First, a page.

[Update by Fatty: I had to excise all of Al's comments. They were really quite profane and unsuitable for this site - my kids and mom read it. Plus, what he suggested we do to those caught doping was so shocking that it practically peeled the skin off Kenny's skull - see the pictures in the post below. I knew right away his comment had to come down, since I don't want to be held liable if he ever carried out his fiendish plan. When I think about medieval-style historic crimes against humanity, I'll always think of the Sack of Rome, the Inquisition, and what Al wants to do to Vino. Yes, it was terrifying and weird, even for him. I hope he seeks professional help.]

    There Fatty, my fake pre-censorship will save you some time that would otherwise be spent censoring my comments on the Vino matter.

    “This Comment brought to you by Al’s Fake Fatty’s Censorship Services, Inc.”

  11. Comment by Big Mike In Oz | 07.24.2007 | 2:24 pm

    Having watched Vinokourov for years, I had decided that he was incredibly strong, but tactically stupid. Now it turns out he isn’t just tactically stupid, but completely stupid.

    I think everyone in the pro peleton should submit to a blood and urine test every week. No prize money is awarded and no results published until 5 years after the race (every race, not just the Tour). That allows testing to catch up with doping.

  12. Comment by MAJ Mike | 07.24.2007 | 2:52 pm

    Two words for Vino: Beneath Contempt.

  13. Comment by AMG in Texas | 07.24.2007 | 3:04 pm

    Now we know that Floyd Landis cheated!!! Can you see the similarities in the performance after you dope??? You lose 30 minutes on the stage. (Medical science will prove this point shortly, but until then just believe me).

    The Dope de France… what a race it was. And Vino actually had our sympathies!!!

    Kenny, at least Vino wears a helmet! (Sorry… couldn’t resist that one).

  14. Comment by Born4Lycra | 07.24.2007 | 3:07 pm

    Vinokourov you are a wa**er!
    Al whatever your treatment for the wa*ker is I’m in favour. I hope his governement and sponsor jail him.

  15. Comment by Bob | 07.24.2007 | 3:22 pm

    I’m just glad that all the racers in Leadville are going to be clean.

  16. Pingback by » Links Of The Day: 24 July 2007 | 07.24.2007 | 3:30 pm

    [...] Tour de France Finally Clean! [...]

  17. Comment by KatieA | 07.24.2007 | 3:42 pm

    I have to say, I never understood the phrase “clean as a whistle”.

    I have a whistle for basketball (and training clients – THAT’S fun) and it’s full of my spit.

    Not that I’m saying my spit is really dirty, but I wouldn’t exactly call the whistle clean…

  18. Comment by ellrod | 07.24.2007 | 3:44 pm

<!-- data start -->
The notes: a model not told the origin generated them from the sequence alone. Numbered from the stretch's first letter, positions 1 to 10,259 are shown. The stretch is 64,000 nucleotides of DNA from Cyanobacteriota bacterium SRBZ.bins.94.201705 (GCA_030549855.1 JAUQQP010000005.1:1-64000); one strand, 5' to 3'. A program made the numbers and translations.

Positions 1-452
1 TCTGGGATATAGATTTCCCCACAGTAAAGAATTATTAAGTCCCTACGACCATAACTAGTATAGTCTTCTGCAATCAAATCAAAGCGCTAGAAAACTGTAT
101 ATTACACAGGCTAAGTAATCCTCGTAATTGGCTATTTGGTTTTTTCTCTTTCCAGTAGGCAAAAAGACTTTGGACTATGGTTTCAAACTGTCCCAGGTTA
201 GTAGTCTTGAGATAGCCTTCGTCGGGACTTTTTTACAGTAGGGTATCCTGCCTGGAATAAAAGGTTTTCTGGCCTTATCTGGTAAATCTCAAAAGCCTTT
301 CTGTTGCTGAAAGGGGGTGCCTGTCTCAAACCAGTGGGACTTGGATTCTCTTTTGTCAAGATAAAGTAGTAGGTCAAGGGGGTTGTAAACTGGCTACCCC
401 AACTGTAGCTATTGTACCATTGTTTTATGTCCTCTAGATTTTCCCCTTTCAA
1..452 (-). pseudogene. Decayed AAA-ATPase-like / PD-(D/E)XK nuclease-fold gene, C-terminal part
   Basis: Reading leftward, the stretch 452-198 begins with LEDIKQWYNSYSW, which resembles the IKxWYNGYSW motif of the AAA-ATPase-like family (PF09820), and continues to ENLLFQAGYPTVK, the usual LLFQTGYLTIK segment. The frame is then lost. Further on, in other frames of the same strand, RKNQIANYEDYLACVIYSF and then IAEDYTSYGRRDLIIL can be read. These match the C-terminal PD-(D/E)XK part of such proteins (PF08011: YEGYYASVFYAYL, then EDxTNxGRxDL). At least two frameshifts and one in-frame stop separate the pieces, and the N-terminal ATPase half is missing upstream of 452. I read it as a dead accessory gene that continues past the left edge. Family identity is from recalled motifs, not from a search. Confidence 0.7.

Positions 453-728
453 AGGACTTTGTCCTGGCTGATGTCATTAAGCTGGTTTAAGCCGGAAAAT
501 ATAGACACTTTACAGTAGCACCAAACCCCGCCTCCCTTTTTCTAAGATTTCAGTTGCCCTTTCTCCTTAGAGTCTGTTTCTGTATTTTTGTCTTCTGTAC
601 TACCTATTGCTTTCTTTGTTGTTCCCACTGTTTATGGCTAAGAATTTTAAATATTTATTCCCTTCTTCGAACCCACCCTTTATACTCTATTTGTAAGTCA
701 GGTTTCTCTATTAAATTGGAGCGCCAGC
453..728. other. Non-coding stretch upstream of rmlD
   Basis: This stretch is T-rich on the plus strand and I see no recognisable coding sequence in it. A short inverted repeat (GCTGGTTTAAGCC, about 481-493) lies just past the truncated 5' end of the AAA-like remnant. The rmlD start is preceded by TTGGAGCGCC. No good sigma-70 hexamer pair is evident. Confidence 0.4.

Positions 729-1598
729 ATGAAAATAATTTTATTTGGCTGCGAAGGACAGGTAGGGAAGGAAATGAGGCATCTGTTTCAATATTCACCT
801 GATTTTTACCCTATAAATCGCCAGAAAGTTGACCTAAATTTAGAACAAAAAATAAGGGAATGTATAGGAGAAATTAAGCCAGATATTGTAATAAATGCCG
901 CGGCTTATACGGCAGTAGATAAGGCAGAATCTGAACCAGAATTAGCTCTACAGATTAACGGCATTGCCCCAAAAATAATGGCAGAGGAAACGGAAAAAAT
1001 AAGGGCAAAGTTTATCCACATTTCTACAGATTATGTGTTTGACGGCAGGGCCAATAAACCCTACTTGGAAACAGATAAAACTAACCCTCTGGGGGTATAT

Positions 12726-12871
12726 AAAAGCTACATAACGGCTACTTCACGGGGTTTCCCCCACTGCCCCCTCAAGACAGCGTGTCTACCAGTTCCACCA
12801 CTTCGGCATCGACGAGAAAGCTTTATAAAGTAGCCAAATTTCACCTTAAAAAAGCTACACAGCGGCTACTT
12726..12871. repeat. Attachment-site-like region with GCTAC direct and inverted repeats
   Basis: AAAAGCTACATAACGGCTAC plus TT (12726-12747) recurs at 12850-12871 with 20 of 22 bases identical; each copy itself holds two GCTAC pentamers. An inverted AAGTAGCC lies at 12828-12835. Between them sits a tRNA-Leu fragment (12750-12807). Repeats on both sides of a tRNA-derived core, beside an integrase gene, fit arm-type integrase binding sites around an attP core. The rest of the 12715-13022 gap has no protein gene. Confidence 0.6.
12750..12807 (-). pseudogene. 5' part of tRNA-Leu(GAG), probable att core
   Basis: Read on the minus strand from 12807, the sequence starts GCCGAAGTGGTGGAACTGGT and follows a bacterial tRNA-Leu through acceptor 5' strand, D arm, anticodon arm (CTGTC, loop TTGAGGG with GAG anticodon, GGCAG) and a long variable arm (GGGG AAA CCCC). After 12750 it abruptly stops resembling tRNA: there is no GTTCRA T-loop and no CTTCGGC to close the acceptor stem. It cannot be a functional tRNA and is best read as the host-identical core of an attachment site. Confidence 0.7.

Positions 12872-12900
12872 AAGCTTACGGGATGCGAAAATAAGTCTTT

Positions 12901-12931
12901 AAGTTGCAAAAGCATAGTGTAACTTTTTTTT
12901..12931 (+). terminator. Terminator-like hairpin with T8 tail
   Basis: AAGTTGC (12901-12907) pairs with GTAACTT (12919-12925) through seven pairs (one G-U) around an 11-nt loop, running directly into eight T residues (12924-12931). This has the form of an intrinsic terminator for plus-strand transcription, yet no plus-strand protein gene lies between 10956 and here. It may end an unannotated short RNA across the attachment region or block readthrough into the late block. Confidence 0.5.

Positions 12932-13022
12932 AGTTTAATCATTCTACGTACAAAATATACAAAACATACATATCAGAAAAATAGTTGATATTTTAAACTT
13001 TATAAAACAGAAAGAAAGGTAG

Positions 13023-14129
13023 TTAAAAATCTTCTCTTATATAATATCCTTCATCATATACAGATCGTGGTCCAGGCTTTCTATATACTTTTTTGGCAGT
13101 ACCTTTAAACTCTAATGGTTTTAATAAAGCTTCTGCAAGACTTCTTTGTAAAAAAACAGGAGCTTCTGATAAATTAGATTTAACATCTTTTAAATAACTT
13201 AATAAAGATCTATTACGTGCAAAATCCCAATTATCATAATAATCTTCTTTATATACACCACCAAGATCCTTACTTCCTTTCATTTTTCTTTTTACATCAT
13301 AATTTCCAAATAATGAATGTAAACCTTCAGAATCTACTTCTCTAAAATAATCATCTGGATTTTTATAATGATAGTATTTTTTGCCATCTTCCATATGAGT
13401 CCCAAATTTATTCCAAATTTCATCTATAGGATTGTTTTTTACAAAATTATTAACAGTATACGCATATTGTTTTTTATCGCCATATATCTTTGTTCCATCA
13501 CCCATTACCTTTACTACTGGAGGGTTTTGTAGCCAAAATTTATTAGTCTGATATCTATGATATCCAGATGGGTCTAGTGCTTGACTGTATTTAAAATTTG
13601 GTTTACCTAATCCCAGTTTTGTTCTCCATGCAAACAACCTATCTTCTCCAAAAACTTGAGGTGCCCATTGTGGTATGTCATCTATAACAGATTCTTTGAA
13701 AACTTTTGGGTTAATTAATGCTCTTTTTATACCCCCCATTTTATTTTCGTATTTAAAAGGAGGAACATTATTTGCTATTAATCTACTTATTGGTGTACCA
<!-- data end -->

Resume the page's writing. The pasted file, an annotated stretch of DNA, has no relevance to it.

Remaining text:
After the dismal first week, the great TT, followed by a dismal first stage in the Pyrenees and then a wonderful comeback on 13, I thought …

    … Floyd Landis.

    Stage 13 was just too good to be true.

    But it’s past funny. It’s just sad. Not tragic sad. Not funny sad. Just wish it weren’t so kind of sad.

    Next thing you know and it’ll be NBA referees involved in point shaving.

  19. Comment by ellrod | 07.24.2007 | 3:54 pm

    Irony from Yahoo story:

    “”With a guy of his [Vinokourov's] stature and class, in cycling’s current situation, we might as well pack our bags and go home,” said British rider David Millar, who came back from a two-year doping ban in the Tour last year.”

  20. Pingback by Vinokourov: afastado por doping « Pedaleiro | 07.24.2007 | 3:56 pm

    [...] O que dizer? O Fat Cyclist, conhecido por sua fina ironia publicou hoje este post: Tour de France Finally Clean! (O Tour de France finalmente limpo!) Sigo a linha do “antes tarde do que nunca”. Já é um grande avanço, nunca tivemos tantos atletas punidos imediatamente como agora, mas acredito que há muito por se fazer. E não só no ciclismo. [...]

  21. Pingback by The Coach’s Box » Blog Archive » Le Tour: No vino, noooo! | 07.24.2007 | 4:35 pm

    [...] I’ll watch Le Tour tonight, but I don’t know if I’ll care much about who wins the stage (unless it’s Cadel). It will be sad not to see all those riders in the turquoise jerseys – it will be sad not to see Vino – but that’s the price that must be paid. I’d love to one day be able to say with confidence that the Tour is finally clean, & not be forced to defend the event to my friends & colleagues. Astana, Cycling, de, Doping, Drugs, France, Klouden, Le, Rasmussen, Tour, VinokourovBookmark to: [...]

  22. Comment by Gareth | 07.24.2007 | 4:47 pm

    Of course this situation has never occured before…

    Lets see, guy gets dropped, loses big time to the contenders, blows them away several stagess later, gets pinged for drugs.

    Could never happen twice….

  23. Comment by Mike Roadie | 07.24.2007 | 5:10 pm

    I’m not sayin’……..I’m just sayin’……………….

  24. Comment by solidjack | 07.24.2007 | 5:25 pm

    This just makes the Great Divide race and the like (watch the Iditarod some day. That is impressive, only a matter of time until someone gets caught doping the dogs in that) that much more impressive. I have been bragging up how Le Tour was only 5 days from finishing this morning and nobody had been caught yet. Well, at least it didn’t make the big sports network coverage as Mike Vick has dog fights on his property, an NBA official Pete Rosed some games and Barry Bonds may be in jail at this time next year.